A Very Good Speech
11:54 AM, Jan 20, 2009 • By MICHAEL GOLDFARB
Having just listened to the speech, I think there was a lot to like there for those whose greatest concern is that Obama is soft -- that he doesn't appreciate the role violence has played in forging our democracy. Dianne Feinstein opened the ceremony by talking about how the ballot is more powerful than the bullet, how non-violence has made this day possible. It's a bizarre revision of American history that focuses on Martin Luther King rather than William Tecumseh Sherman or George Washington. It was the violence inflicted against British, Confederate, and German troops that made possible the inauguration of an African-American. Obama's speech acknowledged as much:
Obama closed by conjuring the image of Washington crossing the Delaware:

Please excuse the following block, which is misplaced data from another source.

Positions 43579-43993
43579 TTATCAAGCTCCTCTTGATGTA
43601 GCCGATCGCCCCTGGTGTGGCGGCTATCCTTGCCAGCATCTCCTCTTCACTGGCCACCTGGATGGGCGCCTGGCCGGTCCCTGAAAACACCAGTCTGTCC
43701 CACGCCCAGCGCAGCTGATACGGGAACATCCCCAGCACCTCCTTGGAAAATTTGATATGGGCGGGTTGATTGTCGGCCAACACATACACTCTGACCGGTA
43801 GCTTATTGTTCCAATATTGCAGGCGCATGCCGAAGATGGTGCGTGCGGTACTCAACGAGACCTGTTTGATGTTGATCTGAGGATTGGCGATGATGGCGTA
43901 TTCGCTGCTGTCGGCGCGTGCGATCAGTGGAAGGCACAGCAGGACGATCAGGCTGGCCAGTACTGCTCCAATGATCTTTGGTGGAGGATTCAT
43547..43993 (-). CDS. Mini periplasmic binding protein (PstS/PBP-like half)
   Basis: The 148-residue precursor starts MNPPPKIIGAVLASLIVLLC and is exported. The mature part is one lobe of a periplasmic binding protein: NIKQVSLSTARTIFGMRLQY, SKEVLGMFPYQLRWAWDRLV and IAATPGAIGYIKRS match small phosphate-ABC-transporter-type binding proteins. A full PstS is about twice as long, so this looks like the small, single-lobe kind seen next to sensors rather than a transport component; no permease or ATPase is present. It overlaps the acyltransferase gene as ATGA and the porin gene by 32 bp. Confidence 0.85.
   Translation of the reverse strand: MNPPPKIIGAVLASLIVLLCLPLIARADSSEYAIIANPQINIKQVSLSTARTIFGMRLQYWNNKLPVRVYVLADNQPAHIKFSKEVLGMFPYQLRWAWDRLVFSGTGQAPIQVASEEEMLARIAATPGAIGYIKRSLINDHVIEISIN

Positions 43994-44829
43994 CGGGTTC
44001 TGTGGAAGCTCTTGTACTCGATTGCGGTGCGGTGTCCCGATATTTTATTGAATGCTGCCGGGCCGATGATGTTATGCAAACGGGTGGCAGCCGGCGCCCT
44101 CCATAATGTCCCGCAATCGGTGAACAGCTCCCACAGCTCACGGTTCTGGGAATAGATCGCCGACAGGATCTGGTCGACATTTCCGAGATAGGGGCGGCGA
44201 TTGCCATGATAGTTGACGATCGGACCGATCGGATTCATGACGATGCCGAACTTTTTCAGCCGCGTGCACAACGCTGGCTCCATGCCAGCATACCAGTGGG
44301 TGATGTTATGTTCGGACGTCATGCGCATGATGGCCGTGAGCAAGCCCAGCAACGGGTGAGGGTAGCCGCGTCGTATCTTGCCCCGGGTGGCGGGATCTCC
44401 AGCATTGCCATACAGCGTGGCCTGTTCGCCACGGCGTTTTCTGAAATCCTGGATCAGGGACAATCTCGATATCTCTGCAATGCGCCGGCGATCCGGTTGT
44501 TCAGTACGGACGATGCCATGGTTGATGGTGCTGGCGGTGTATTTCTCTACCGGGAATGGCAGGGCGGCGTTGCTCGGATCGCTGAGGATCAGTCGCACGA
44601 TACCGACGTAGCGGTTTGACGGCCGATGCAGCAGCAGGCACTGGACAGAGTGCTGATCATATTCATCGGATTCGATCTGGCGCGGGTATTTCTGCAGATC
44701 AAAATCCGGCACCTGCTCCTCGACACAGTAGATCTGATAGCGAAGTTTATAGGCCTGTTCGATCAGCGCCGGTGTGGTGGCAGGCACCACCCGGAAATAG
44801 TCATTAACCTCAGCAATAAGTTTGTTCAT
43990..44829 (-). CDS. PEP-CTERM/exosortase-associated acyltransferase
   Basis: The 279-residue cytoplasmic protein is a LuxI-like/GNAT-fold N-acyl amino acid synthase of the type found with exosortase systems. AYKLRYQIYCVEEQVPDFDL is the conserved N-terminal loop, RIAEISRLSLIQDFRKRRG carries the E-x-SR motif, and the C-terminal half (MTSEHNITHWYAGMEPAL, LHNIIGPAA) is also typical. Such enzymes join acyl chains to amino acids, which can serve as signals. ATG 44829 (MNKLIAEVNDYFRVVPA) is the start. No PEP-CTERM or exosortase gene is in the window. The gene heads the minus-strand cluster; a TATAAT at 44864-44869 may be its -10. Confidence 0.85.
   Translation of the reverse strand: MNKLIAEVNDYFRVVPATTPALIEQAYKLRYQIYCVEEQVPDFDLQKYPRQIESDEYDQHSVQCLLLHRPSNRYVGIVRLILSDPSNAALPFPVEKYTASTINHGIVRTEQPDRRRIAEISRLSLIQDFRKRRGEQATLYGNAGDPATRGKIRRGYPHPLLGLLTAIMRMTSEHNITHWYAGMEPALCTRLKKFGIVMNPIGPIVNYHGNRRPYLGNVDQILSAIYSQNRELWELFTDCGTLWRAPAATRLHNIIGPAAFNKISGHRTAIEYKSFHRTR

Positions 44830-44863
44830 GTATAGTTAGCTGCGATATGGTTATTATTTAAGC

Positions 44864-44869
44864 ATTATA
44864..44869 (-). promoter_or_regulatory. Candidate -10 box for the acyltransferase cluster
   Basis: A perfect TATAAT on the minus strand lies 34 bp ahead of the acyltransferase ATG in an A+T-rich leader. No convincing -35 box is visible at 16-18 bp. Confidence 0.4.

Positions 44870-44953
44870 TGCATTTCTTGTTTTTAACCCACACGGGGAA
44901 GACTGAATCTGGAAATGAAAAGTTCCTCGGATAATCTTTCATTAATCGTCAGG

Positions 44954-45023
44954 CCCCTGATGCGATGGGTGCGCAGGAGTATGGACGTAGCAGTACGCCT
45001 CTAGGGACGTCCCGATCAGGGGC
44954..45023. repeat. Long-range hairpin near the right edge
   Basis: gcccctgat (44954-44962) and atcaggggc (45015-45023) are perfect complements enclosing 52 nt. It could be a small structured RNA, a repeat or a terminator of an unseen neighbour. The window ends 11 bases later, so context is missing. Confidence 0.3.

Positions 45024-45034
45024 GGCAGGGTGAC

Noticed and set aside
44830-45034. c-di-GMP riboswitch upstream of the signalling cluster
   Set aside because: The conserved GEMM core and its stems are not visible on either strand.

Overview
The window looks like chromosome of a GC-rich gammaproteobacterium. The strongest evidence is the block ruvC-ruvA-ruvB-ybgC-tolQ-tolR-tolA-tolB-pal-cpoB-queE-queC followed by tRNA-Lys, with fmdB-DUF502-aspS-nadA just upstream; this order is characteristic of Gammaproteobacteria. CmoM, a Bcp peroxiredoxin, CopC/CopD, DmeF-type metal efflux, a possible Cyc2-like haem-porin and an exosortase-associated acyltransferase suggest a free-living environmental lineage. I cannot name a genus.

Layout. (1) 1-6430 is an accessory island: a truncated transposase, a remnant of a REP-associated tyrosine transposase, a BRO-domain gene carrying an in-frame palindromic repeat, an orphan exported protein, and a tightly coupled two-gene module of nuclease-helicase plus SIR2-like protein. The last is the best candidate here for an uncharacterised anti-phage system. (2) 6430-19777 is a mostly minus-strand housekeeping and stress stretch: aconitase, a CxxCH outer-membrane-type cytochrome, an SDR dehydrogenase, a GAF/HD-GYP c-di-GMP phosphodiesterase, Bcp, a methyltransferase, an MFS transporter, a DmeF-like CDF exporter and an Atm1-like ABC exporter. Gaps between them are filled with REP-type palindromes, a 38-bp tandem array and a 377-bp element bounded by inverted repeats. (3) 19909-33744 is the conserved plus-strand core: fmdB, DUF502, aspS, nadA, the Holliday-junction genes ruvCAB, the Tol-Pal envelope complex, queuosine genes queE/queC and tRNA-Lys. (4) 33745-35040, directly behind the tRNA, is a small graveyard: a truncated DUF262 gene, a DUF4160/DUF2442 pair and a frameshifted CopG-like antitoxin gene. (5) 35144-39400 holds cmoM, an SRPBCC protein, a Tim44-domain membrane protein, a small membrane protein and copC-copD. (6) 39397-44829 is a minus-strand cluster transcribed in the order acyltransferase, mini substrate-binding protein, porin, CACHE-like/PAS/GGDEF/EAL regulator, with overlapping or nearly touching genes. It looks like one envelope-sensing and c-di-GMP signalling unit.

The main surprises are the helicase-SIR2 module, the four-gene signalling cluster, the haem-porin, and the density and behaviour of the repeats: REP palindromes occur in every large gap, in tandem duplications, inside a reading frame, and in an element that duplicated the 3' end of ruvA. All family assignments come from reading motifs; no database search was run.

Obama also spoke of leaving Iraq 'responsibly,' which would necessarily dictate leaving a stable and democratic government in place. But, true to form, Obama would not allow the word victory to pass his lips when talking about the wars in which this country is currently engaged. In Afghanistan, Obama spoke of achieving "a hard-earned peace." Can we really have peace with our enemies in Afghanistan, or is victory a prerequisite for any real peace?
All in all though, a fine speech.